A small-scale site-responsive installation and accompanying photographs exploring the history of the Mayfair Library in London and the surrounding area.
Mayfair was one of several new and elegant suburbs that began to cover the open country to the west of London in the latter years of the 17th Century as the city enjoyed an increase of prosperity and rapid population growth. However, behind the small streets and fine houses there was also growing poverty and overcrowding. Drunkenness, disease and infant mortality were rife. The library overlooks what was once a burial ground (now Mount Street Gardens). To the north of the ground, on the site of what is now 103 Mount Street, was the parish's workhouse, built in 1725, where the poor were given work, board, and lodgings. By 1762 the burial ground was full, and a new one was bought in the Bayswater Road. In 1854, an Act of Parliament was passed by which burial grounds in central London, such as the one overlooked by this building, were to be closed due to health risks. Ron Dodd, who used to live in the basement flat (beneath the library) until recently, says that he and his wife would often hear strange noises upstairs at night when the library was locked up and there was no-one around.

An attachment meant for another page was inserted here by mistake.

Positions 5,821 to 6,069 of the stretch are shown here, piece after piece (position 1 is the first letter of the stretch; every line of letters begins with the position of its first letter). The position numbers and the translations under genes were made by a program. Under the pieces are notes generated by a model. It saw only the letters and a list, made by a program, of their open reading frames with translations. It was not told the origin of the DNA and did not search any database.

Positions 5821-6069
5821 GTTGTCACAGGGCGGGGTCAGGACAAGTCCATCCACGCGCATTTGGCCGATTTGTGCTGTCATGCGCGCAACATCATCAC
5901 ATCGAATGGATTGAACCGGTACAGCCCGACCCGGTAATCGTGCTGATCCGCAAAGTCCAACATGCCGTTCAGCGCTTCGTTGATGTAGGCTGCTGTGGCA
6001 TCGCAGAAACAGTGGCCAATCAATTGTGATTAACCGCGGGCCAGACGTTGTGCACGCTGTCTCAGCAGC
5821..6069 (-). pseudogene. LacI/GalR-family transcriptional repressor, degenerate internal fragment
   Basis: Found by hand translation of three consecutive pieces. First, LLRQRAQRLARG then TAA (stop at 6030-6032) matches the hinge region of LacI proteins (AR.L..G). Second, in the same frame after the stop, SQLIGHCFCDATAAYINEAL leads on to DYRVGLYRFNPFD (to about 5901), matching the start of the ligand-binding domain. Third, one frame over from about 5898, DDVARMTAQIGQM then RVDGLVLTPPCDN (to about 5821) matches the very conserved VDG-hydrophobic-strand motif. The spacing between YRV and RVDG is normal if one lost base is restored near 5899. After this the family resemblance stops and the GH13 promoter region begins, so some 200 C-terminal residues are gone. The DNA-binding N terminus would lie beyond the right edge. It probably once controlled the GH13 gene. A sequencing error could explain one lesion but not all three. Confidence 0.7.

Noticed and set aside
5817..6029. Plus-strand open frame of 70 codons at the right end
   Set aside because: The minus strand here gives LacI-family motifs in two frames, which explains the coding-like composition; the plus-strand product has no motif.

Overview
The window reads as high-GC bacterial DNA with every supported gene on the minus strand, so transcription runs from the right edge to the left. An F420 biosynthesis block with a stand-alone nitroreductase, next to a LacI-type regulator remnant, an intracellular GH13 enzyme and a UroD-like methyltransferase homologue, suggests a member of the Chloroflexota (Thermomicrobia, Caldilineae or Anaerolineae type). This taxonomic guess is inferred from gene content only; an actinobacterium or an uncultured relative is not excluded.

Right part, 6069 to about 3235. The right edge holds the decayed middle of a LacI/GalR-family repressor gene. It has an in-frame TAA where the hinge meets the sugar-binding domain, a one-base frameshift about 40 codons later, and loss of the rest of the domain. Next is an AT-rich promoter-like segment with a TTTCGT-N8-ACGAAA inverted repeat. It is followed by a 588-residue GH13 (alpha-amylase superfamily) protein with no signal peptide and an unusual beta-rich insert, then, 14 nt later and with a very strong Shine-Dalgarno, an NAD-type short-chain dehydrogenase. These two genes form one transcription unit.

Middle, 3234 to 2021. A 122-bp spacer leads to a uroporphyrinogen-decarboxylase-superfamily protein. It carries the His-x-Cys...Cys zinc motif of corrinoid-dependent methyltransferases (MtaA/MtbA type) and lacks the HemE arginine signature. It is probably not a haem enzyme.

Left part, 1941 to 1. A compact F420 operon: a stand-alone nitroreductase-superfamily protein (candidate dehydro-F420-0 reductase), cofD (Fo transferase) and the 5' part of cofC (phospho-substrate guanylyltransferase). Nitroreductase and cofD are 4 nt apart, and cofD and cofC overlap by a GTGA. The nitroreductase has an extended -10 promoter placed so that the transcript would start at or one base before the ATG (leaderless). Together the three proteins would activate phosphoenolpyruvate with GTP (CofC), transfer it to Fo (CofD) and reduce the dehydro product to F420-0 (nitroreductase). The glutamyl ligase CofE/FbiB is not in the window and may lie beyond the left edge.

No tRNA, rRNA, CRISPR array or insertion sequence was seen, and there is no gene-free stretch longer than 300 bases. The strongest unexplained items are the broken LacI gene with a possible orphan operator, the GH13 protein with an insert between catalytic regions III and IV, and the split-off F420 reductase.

The title of the exhibition is taken from a 1662 book by Hugh Audley, a successful landlord in the area: The way to be rich according to the practice of the great Audley who begun with two hundred pound in the year 1605, and dyed worth four hundred thousand pound this instant November, 1662.
Photographs exhibited on site.